Putin points to problems in US after Biden's 'killer' remark
MOSCOW - President Vladimir Putin responded Thursday to U.S. President Joe Biden’s description of the Russian leader as a killer by citing America’s past and present troubles, from slavery and the slaughter of Native Americans to racial injustice.
Biden was asked in an interview this week whether he thought Putin was a killer, and he replied, "I do," a remark that prompted Russia to recall its ambassador in Washington for consultations and warn about further retaliation.
Biden has taken a tough stance on Russia, saying that the days of the U.S. "rolling over" to Putin are done, contrasting his style with the approach of former President Donald Trump, who avoided direct confrontation and frequently spoke about Putin with approval.
Russian President Vladimir Putin attends his New Year address to Russians in central Moscow on December 31, 2017. / AFP PHOTO / Alexey NIKOLSKY (Photo credit should read ALEXEY NIKOLSKY/AFP via Getty Images)
Putin was asked about Biden’s comment during a video call marking the anniversary of Russia's 2014 annexation of Crimea, and he responded with an "it-takes-one-to-know-one"-style remark, saying his counterpart's words reflected the United States’ own problems. At the same time, he offered to have a phone call with Biden to discuss issues of mutual interest.
White House press secretary Jen Psaki said Thursday that Biden will continue to look to work with Putin on areas of mutual concern such as efforts to stem Iran’s nuclear program and, more broadly, nuclear nonproliferation. But she said that Biden is "not going to hold back" when he has concerns about Putin’s actions.
Psaki added that Biden did not regret referring to Putin as a killer and pushed back against suggestions that the rhetoric was unhelpful.
"President Biden has known President Putin for a long time," Psaki said. "They’ve both been on the global stage for a long time, worked through many iterations of a relationship between the United States and Russia. And he believes we can continue to do that."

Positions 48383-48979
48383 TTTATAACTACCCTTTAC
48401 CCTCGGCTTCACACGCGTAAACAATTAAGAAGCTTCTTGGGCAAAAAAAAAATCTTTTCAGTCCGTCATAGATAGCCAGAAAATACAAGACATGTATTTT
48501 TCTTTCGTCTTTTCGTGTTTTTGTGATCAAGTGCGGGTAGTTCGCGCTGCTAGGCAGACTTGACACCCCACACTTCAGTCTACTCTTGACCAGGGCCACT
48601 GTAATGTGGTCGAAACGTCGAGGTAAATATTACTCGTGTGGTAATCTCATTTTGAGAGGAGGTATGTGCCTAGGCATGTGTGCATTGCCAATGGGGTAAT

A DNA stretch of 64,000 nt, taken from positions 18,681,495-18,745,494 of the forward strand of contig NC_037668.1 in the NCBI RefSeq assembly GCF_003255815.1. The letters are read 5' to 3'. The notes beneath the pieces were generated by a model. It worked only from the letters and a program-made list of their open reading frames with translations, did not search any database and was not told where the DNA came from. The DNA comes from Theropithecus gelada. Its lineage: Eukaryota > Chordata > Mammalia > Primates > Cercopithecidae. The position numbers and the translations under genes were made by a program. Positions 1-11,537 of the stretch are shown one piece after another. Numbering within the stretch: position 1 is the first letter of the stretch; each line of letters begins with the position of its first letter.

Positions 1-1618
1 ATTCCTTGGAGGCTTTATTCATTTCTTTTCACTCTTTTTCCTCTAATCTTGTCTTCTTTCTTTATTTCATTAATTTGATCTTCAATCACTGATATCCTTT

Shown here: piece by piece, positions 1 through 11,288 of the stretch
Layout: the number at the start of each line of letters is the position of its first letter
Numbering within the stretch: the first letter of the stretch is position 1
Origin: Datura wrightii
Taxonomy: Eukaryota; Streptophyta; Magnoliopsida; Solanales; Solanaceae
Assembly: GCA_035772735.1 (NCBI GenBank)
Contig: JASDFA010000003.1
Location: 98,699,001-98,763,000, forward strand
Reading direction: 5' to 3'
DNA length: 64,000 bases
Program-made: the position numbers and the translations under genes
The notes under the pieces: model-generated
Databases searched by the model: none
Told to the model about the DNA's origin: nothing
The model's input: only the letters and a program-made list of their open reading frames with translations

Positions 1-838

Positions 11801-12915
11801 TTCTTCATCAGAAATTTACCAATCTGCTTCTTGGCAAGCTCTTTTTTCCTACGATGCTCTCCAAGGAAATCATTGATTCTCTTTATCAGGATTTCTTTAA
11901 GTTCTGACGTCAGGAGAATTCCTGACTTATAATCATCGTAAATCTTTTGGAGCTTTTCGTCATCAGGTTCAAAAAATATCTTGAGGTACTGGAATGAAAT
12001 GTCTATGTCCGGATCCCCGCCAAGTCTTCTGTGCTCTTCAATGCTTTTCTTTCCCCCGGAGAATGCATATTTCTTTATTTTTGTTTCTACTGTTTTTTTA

Psaki also dismissed Putin’s "it-takes-one-to-know-one"-style response, suggesting Biden’s words reflected the United States’ own problems.
"The president believes that one of the greatest attributes of the United States is our honest self-reflection, and our constant striving for progress and there’s always more work to do," she said.
Putin in his remarks pointed at the U.S. atomic bombing of Japan during World War II, as well as its history of slavery and slaughtering Native Americans, noting the painful legacies weighing on the United States.
"Otherwise, where would the Black Lives Matter movement come from?" he said, citing racial injustice and the killing of African Americans.
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The exchange of tough statements follows a declassified report from the U.S. national intelligence director’s office that found Putin authorized influence operations to try to help Trump in his failed bid to win reelection in November. The Kremlin has dismissed the report as baseless.
"(Putin) will pay a price," Biden said in the interview, asked about the declassified report.
Biden’s administration warned that Russia would face sanctions soon over its attempt to influence last year’s U.S. election and the massive Solar Wind hacks.
The spiraling tensions have brought U.S.-Russian relations to the point where they were at the end of President Barack Obama's administration, a chilly strain that differed markedly from Trump’s efforts to court Putin.
Asked what he would tell Biden in response to his remarks, Putin said: "I would tell him: ‘Be well.’ I wish him health, and I say that without any irony or joking."